Bank capital: Bankia IPO succeeds against all odds
The Spanish bank deal was priced to go; Government pressure might have helped
Convincing investors to buy shares in a restructured Spanish savings bank sounds a daunting task when it’s attempted in a European sovereign debt crisis and amid an overhaul of the troubled domestic banking system given added urgency by five Spanish banks failing the European Banking Authority’s stress tests. Yet that is exactly what newly created Bankia, a merger of seven Spanish banks, and its lead arrangers achieved last month.
"The most important thing is that we did it," says a banker who worked closely on the IPO. "Everyone in Europe is talking about what a success it was," he says, "because it was done in such a difficult environment." The transaction raised about €3.1 billion in capital, excluding the green shoe, making it the third-largest IPO in Spanish history.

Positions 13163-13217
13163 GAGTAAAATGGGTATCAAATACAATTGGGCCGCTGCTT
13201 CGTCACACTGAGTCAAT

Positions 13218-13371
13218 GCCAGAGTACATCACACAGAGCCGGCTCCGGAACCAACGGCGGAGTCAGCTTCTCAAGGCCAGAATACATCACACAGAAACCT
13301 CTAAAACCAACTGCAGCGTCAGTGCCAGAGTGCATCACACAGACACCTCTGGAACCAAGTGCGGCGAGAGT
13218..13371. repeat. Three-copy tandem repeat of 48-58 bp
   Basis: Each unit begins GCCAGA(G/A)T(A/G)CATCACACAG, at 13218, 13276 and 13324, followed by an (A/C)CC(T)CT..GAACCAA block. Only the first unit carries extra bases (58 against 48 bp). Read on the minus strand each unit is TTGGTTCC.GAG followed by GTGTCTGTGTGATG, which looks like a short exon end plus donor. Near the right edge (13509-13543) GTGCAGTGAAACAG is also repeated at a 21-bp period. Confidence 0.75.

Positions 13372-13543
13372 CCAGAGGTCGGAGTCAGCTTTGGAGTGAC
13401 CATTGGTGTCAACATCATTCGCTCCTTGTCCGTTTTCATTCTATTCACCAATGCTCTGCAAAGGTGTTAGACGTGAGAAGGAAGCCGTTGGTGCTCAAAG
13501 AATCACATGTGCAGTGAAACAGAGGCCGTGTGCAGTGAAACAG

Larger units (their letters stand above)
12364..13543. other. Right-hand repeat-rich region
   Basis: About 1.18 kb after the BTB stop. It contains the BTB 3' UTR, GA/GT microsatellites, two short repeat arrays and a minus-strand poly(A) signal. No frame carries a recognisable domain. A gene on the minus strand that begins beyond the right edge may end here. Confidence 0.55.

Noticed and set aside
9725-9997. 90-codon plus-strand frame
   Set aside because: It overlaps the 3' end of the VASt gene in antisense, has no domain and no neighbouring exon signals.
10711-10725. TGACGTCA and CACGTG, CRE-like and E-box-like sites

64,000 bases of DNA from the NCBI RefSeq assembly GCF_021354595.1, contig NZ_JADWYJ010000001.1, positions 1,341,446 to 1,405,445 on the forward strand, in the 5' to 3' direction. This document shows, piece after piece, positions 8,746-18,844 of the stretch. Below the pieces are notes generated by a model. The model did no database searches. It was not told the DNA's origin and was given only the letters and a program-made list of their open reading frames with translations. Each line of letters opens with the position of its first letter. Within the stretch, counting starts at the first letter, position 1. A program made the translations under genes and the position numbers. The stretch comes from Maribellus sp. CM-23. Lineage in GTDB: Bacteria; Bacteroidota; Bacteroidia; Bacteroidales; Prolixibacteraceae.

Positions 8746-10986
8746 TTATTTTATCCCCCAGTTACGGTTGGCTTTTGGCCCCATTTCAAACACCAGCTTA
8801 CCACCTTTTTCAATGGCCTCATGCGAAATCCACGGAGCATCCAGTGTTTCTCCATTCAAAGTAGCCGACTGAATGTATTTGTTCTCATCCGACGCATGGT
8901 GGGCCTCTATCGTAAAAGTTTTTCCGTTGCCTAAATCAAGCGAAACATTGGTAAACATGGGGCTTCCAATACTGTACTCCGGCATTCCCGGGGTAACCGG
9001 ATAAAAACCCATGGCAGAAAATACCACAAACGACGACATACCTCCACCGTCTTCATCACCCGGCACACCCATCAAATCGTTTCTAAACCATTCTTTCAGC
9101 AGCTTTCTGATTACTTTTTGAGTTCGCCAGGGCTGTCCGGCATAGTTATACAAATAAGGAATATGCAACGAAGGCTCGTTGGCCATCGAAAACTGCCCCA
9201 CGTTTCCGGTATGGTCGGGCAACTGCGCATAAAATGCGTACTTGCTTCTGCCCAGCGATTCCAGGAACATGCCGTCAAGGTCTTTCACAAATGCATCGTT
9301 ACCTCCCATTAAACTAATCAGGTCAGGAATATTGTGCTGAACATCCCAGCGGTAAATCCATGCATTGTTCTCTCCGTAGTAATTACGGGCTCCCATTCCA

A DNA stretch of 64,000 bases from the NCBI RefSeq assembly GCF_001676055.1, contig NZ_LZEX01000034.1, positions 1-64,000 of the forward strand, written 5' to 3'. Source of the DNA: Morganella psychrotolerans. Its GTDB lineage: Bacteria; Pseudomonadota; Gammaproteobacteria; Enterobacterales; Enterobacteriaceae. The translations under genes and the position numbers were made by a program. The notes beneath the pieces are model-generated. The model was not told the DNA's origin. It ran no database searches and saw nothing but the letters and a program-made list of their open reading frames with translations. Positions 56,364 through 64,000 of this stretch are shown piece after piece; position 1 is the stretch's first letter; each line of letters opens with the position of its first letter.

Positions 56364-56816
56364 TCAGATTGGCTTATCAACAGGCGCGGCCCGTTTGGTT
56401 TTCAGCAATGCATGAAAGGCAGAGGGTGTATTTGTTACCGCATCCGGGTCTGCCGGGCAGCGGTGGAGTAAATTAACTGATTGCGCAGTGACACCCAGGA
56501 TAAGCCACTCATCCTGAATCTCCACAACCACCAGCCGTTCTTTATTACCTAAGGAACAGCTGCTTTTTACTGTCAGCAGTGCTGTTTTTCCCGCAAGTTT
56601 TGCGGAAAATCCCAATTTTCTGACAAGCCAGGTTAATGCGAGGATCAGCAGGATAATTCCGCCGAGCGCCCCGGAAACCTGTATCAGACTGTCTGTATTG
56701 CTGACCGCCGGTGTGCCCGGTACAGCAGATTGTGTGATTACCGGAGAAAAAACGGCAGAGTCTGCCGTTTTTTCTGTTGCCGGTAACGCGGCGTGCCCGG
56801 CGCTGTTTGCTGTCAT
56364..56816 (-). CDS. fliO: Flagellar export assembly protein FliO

ECM bankers outside the deal speculate that all manner of pressure must have been put on Spanish institutions to support it.
How do those who worked on the deal say it got done? "The story is simple," says the source. "It’s just a matter of making investors believe three key points."
The deal was cheap. Priced at €3.75, Bankia shares sold for 0.4 times their book value, compared with rival Spanish banks whose prices range from 0.65